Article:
I recently came across Azimuth – a fascinating blog by John Baez.
What prompted me to actually get around to writing a brief article was the latest article – This Week’s Finds (Week 307) – about El Nino and its uncertain causes and comes with great graphics and interesting explanations.
A brief extract:
I finally broke that mental block when I read some stuff on William Kessler‘s website. He’s an expert on the El Niño phenomenon who works at the Pacific Marine Environmental Laboratory. One thing I like about his explanations is that he says what we do know about the El Niño, and also what we don’t know. We don’t know what triggers it!
In fact, Kessler says the El Niño would make a great research topic for a smart young scientist. In an email to me, which he has allowed me to quote, he said:
We understand lots of details but the big picture remains mysterious. And I enjoyed your interview with Tim Palmer because it brought out a lot of the sources of uncertainty in present-generation climate modeling. However, with El Niño, the mystery is beyond Tim’s discussion of the difficulties of climate modeling. We do not know whether the tropical climate system on El Niño timescales is stable (in which case El Niño needs an external trigger, of which there are many candidates) or unstable. In the 80s and 90s we developed simple “toy” models that convinced the community that the system was unstable and El Niño could be expected to arise naturally within the tropical climate system. Now that is in doubt, and we are faced with a fundamental uncertainty about the very nature of the beast. Since none of us old farts has any new ideas (I just came back from a conference that reviewed this stuff), this is a fruitful field for a smart young person.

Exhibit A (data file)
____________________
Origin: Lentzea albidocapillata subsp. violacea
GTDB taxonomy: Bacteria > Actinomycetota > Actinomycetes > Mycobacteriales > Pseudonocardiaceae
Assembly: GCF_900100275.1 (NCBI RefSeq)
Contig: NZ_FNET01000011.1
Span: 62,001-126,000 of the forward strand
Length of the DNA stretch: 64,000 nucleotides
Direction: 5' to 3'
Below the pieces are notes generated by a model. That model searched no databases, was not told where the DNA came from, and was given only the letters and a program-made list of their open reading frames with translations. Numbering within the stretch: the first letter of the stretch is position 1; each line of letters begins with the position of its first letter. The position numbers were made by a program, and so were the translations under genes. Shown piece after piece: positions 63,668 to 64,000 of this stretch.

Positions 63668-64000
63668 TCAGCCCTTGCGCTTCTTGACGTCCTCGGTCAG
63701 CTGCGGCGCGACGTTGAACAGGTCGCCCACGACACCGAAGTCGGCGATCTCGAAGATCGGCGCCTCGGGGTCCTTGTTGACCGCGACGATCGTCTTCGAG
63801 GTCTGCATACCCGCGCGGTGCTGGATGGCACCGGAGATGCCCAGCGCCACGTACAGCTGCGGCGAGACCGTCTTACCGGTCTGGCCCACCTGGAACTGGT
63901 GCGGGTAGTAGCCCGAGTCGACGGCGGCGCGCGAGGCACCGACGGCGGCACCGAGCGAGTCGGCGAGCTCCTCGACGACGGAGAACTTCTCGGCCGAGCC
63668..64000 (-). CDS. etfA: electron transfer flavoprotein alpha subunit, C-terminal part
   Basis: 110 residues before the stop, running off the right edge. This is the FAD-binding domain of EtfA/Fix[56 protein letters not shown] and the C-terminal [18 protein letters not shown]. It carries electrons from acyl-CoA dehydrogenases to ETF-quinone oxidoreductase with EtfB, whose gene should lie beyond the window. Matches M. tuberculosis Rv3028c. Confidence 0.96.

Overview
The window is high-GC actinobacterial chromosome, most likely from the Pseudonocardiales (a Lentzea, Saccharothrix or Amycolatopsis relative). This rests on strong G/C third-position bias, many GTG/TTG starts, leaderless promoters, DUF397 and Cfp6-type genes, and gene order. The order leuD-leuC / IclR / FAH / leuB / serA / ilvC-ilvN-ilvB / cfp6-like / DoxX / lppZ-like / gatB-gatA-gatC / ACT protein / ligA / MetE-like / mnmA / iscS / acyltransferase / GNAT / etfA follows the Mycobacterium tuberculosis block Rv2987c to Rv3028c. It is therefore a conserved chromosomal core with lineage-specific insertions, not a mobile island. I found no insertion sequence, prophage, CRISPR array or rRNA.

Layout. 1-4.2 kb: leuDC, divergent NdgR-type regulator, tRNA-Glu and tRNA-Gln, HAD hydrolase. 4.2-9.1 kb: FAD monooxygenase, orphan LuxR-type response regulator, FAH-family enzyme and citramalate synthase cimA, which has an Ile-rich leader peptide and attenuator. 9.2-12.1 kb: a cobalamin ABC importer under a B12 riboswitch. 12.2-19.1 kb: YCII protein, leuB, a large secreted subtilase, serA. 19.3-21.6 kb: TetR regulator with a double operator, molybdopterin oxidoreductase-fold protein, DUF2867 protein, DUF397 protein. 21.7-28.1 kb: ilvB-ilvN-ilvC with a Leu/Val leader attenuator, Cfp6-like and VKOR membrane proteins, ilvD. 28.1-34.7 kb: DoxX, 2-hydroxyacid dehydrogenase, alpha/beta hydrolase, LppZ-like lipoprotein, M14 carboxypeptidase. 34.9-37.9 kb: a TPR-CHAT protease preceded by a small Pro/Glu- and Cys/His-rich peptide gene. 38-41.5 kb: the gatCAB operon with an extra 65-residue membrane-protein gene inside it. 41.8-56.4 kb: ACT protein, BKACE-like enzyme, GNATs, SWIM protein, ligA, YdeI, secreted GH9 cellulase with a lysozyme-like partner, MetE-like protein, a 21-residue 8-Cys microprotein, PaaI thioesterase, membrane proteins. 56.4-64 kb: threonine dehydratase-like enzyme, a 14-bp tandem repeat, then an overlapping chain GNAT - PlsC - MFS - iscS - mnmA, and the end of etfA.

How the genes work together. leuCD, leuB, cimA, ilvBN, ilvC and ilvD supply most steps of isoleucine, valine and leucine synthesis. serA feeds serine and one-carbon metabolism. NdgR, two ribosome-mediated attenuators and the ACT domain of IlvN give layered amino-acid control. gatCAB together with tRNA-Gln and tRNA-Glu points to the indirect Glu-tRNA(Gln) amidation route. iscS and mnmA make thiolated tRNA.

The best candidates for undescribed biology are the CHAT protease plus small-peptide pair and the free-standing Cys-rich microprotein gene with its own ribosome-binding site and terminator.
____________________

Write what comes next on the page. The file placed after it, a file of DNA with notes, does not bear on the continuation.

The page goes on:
So, I hope some smart young person reads this and dives into working on El Niño!
The first time I came across Azimuth was only Oct 15th – This Week’s Finds (Week 304) – a discussion about the Younger Dryas, which starts:
About 10,800 BC, something dramatic happened.
The last glacial period seemed to be ending quite nicely, things had warmed up a lot — but then, suddenly, the temperature in Europe dropped about 7 °C! In Greenland, it dropped about twice that much. In England it got so cold that glaciers started forming! In the Netherlands, in winter, temperatures regularly fell below -20 °C. Throughout much of Europe trees retreated, replaced by alpine landscapes, and tundra. The climate was affected as far as Syria, where drought punished the ancient settlement of Abu Hurerya. But it doesn’t seem to have been a world-wide event.
This cold spell lasted for about 1300 years. And then, just as suddenly as it began, it ended! Around 9,500 BC, the temperature in Europe bounced back.
This episode is called the Younger Dryas, after a certain wildflower that enjoys cold weather, whose pollen is common in this period.
What caused the Younger Dryas? Could it happen again? An event like this could wreak havoc, so it’s important to know. Alas, as so often in science, the answer to these questions is “we’re not sure, but….”
I’m sure everyone who is fascinated by climate science will benefit from reading Azimuth.